Schoenenbourg Maginot Line fort | Attraction Guides | History Hit

Schoenenbourg Maginot Line fort

Hunspach, Grand Est, France

Luke Tomes

24 Nov 2020
Image Credit: Shutterstock

About Schoenenbourg Maginot Line fort

The Schoenenbourg Maginot Line fort was one of a series of forts constructed by the French to defend their border with Germany following the First World War.

Named after the then defence minister, Andre Maginot, the Maginot Line forts were a series of heavily defended subterranean fortifications.

Schoenenbourg Maginot Line fort history

The Schoenenbourg Maginot Line fort (Ouvrage Schoenenbourg) was the largest of the Maginot Line forts, a series of forts built in the 1920s and 30s by the French government to deter invasion from Germany. Made up of a series of locations spanning over 3 kilometres, the Schoenenbourg Maginot Line fort was entirely self sufficient, with everything from kitchens and water facilities to medical rooms and weaponry.

Open to the public since 1978, about 40,000 visitors come yearly to discover its settings. The latter are all original and the fort is on the complementary historical register in full. As an actual strong lock of Northern Alsace, the Schoenenbourg Fort is the fort that saw the most action during Word War Two.

Between September 1939 and June 1940, it fired up to 18,000 shells. During that time, it was itself shot at by 56 420mm shells, 33 280mm shells, 160 aircraft bombs and 3,000 150mm and 105mm shells.

A war council was held on June 14th 1940 and the decision was made to resist on the ground in the spirit of the “No way through for anyone” motto. In reality however, the Germans attacked France not from the expected route through the Maginot Line, but via Belgium, meaning that the forts were unable to defend the nation.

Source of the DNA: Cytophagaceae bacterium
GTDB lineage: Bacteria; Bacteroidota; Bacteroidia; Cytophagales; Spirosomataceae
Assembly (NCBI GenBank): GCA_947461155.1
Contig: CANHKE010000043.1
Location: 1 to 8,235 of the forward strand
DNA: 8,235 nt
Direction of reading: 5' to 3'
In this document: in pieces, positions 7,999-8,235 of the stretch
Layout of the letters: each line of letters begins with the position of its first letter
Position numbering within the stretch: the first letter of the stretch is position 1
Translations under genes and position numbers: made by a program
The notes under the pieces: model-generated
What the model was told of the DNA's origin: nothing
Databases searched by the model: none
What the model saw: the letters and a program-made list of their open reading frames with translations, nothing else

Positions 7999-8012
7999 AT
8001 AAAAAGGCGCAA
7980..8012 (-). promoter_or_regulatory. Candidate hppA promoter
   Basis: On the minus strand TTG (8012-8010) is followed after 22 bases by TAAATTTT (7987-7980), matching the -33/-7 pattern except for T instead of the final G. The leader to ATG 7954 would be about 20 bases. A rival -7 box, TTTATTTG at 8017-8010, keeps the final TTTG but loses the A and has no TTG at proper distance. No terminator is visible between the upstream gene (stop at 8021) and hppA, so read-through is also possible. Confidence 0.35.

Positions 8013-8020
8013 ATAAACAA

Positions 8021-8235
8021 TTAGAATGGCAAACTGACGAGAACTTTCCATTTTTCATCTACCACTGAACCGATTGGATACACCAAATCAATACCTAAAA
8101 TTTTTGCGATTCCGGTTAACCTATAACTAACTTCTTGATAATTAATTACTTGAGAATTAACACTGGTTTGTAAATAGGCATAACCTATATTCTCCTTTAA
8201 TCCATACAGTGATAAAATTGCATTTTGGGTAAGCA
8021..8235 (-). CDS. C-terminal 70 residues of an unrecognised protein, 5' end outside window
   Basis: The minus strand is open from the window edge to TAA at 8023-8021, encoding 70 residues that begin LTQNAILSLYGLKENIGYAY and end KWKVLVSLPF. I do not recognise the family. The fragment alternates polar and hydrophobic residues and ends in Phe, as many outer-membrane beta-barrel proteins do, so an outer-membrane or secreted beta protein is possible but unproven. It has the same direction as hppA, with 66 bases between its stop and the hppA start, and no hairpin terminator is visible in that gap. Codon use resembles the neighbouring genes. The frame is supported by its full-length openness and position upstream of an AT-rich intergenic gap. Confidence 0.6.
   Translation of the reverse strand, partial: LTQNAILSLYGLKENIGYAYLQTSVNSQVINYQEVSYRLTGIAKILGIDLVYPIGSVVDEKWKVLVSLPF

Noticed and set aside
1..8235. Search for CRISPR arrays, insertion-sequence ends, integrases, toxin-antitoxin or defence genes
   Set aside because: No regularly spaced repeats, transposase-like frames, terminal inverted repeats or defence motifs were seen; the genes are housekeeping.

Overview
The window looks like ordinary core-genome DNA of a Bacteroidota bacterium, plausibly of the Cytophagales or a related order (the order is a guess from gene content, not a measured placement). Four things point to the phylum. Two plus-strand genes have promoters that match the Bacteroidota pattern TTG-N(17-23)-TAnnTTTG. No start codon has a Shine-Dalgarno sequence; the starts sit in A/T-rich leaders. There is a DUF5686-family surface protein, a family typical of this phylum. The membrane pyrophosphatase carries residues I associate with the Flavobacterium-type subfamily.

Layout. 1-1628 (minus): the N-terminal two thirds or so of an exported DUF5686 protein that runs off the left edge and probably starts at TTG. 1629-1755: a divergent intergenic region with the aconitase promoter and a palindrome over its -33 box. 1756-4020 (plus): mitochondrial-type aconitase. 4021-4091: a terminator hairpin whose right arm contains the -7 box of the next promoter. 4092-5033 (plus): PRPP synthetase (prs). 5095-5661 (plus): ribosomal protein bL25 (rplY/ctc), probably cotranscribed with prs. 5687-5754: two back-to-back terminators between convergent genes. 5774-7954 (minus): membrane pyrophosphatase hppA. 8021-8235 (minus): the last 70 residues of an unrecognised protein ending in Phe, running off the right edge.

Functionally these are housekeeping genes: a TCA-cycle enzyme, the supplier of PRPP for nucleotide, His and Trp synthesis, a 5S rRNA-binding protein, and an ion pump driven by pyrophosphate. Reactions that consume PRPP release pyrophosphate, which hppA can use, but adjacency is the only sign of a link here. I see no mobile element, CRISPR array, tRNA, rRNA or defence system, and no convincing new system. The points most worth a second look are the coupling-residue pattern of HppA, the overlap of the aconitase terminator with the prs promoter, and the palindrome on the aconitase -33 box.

The crew surrendered on July 1 1940 and only by the French high command’s order, that is to say six days after the armistice was signed.

Schoenenbourg Maginot Line fort today

Today, the Schoenenbourg Maginot Line fort is open to visitors, who can explore this vast underground network. The barracks and kitchens, the command post, gun positions and other former locations can be visited.

The museum also presents documents on the history of the Maginot Line and on military life in a fort. A visit usually lasts around 2 hours.

Getting to Schoenenbourg Maginot Line fort

The Schoenenbourg Maginot Line fort is located right on the eastern border between France and Germany. It is roughly 60 kilometres north of Strasbourg, no more than an hour’s drive away.

The closest city to the Maginot line in Germany is Stuggart, roughly 125 kilomteres away. A drive from here via the A8 would take roughly 2 hours.

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